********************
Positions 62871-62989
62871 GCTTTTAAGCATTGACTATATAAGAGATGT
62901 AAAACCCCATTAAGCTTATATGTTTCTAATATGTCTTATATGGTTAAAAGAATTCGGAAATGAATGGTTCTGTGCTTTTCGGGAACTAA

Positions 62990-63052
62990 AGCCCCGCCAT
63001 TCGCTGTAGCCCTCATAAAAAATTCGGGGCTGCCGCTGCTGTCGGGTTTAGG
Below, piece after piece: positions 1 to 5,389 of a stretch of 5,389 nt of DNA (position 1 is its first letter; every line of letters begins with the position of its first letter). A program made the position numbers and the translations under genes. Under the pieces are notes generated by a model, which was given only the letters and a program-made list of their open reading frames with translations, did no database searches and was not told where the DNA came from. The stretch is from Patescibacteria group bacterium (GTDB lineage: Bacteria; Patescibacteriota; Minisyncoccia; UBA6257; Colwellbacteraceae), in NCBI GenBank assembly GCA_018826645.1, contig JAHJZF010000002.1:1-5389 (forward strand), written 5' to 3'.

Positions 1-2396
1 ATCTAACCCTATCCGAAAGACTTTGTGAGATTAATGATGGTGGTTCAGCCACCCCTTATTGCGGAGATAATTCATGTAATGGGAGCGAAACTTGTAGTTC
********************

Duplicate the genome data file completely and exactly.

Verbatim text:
Positions 62871-62989
62871 GCTTTTAAGCATTGACTATATAAGAGATGT
62901 AAAACCCCATTAAGCTTATATGTTTCTAATATGTCTTATATGGTTAAAAGAATTCGGAAATGAATGGTTCTGTGCTTTTCGGGAACTAA

Positions 62990-63052
62990 AGCCCCGCCAT
63001 TCGCTGTAGCCCTCATAAAAAATTCGGGGCTGCCGCTGCTGTCGGGTTTAGG
Below, piece after piece: positions 1 to 5,389 of a stretch of 5,389 nt of DNA (position 1 is its first letter; every line of letters begins with the position of its first letter). A program made the position numbers and the translations under genes. Under the pieces are notes generated by a model, which was given only the letters and a program-made list of their open reading frames with translations, did no database searches and was not told where the DNA came from. The stretch is from Patescibacteria group bacterium (GTDB lineage: Bacteria; Patescibacteriota; Minisyncoccia; UBA6257; Colwellbacteraceae), in NCBI GenBank assembly GCA_018826645.1, contig JAHJZF010000002.1:1-5389 (forward strand), written 5' to 3'.

Positions 1-2396
1 ATCTAACCCTATCCGAAAGACTTTGTGAGATTAATGATGGTGGTTCAGCCACCCCTTATTGCGGAGATAATTCATGTAATGGGAGCGAAACTTGTAGTTC